The RAM and memory can be a finicky thing with Ryzen. I will explain my issues that I had when I first set up my Ryzen 7 1700X. Back then it was a new CPU, new chipsets, motherboards and many of the boards were sort of how can I say this? Rushed to market before they were ready?? I chose an X370 MB and thought it would be so much better than a B350 but it turns out that no matter what I did I could never get the memory past 2,666 MHz. This was normal back then, many went through these growing pains. Then the B450 and X470 boards came out and things got better with RAM, firmware updates and such smoothed out the glitches and now with the X570 and probably B550 boards later this fall, all of the RAM issues should be a thing of the past. The Corsair Vengeance memory you have chosen will be great, I have that in my 2400G server and in the MSI BIOS setting for that motherboard the XMP profile only gets it running at 2933. I was content with that, didn't really think the effort in overclocking, messing with timings, etc would yield much of a boost. I am not really big into overclocking, sort of think it is silly, but that is my personal opinion. To me the best computer is one that is stable and quiet. I love the Noctua case fans and especially the Nocuta air coolers. Can't stand the liquid coolers and I know too many people where an O ring failed and their computer got literally hosed. Bling, RGB has its place and I don't fault people for enjoying that, but for me I always want my computer to be quiet and invisible, like it is not even there. The 2400 G really is a great budget choice. 4 cores, 8 threads, 65 Watt TDP, has Radeon Vega 11 Graphics and comes with a Wraith Stealth CPU cooler. All of that for $125. If you can afford it I would try and get an NVMe M.2 SSD. Samsung, Western Digital, Adata they all make very fast drives. It is important to do your research on this though, there are some M.2 drives that aren't really that fast, are merely SSD fast, 550 MBs / 520 MBs read and write speeds. What I do is get the fastest NVMe M.2 drive I can to be my boot volume and then pair it with a regular HDD with more capacity. I love the Samsung EVO series of NVMe M.2 drives. I bought the Samsung 960 EVO when I got my Ryzen 7 two years ago and it has read and write speed of 3,200/1,500 MBs. If you shop around you can find great deals, Adata has an XPG SX6000 pro 256 GB NVMe M.2 drive selling for $37.99 on Amazon right now. It has read and write speeds of 2,100/1,500 MBs. You could probably add a 3 TB HDD drive for $50 or so. So, taking your $338 and adding $88 for the 256 GB NVMe M.2 drive and 3 TB HDD brings your total to $426. That would leave you $74 to buy a case. You didn't say but do you have a graphic tablet? Maybe that can be your next purchase for the holidays. XP Pen just release their Deco Pro series, they look really, really nice, love the design and buttons and jog wheels on those.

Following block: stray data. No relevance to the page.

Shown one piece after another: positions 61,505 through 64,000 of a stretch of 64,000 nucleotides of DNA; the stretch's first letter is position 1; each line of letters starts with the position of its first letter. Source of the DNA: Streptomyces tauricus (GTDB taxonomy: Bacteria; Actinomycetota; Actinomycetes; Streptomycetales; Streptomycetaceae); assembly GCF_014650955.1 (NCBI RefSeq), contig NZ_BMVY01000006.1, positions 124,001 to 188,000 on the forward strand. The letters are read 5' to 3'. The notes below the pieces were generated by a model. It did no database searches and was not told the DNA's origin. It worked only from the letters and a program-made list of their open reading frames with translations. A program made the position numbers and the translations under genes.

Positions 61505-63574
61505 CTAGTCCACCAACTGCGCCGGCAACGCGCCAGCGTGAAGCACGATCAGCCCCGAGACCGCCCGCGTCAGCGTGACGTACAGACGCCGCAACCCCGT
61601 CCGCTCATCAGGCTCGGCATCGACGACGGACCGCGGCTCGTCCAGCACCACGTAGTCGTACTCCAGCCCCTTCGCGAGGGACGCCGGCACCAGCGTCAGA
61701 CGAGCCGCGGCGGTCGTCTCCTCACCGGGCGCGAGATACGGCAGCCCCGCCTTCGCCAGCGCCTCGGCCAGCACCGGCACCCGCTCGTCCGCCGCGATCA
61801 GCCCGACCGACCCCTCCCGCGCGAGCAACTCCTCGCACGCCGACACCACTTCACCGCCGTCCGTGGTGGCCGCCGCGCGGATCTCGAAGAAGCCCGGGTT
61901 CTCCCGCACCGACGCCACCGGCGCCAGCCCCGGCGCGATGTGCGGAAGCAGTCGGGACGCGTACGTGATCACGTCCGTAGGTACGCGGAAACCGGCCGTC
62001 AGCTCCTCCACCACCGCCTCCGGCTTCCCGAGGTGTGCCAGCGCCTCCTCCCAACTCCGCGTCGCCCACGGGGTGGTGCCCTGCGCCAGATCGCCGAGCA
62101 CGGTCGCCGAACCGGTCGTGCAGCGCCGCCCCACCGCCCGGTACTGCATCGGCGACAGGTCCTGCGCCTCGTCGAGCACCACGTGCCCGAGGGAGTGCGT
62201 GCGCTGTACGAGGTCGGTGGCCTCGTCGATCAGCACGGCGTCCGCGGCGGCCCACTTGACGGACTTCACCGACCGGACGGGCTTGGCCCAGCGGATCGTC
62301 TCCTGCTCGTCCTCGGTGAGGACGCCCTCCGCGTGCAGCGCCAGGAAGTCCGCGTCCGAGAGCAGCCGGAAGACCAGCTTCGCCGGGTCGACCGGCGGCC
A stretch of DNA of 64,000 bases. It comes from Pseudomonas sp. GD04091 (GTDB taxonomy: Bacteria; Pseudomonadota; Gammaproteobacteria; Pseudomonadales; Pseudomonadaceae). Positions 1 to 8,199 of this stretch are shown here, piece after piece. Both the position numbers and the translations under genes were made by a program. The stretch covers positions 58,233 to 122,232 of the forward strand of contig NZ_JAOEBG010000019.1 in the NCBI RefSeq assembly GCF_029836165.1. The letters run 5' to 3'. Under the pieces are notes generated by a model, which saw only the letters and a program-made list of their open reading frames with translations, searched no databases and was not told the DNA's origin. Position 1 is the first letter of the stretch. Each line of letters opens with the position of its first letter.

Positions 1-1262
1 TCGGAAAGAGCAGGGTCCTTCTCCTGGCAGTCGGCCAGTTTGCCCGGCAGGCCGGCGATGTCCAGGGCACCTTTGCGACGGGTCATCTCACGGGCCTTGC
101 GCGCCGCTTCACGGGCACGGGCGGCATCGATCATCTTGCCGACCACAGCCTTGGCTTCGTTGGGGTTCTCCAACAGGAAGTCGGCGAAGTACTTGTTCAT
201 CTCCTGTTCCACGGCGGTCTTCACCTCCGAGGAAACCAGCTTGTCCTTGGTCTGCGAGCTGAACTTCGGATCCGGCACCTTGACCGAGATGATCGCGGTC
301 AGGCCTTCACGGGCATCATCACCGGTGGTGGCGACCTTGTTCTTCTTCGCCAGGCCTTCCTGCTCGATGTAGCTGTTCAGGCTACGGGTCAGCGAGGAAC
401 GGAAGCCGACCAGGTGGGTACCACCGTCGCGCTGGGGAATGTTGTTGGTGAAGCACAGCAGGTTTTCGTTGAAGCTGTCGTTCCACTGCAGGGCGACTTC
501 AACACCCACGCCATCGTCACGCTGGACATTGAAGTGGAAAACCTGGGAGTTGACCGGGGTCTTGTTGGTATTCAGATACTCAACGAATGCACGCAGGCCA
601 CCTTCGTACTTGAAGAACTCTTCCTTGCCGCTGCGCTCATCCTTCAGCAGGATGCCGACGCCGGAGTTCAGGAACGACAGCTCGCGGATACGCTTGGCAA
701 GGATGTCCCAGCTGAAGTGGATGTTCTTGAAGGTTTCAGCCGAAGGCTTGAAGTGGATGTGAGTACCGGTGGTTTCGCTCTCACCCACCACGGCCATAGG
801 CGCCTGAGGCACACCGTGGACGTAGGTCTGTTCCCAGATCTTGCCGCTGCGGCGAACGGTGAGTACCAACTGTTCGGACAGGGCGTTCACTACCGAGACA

4. Scungio

    CHEAP PC build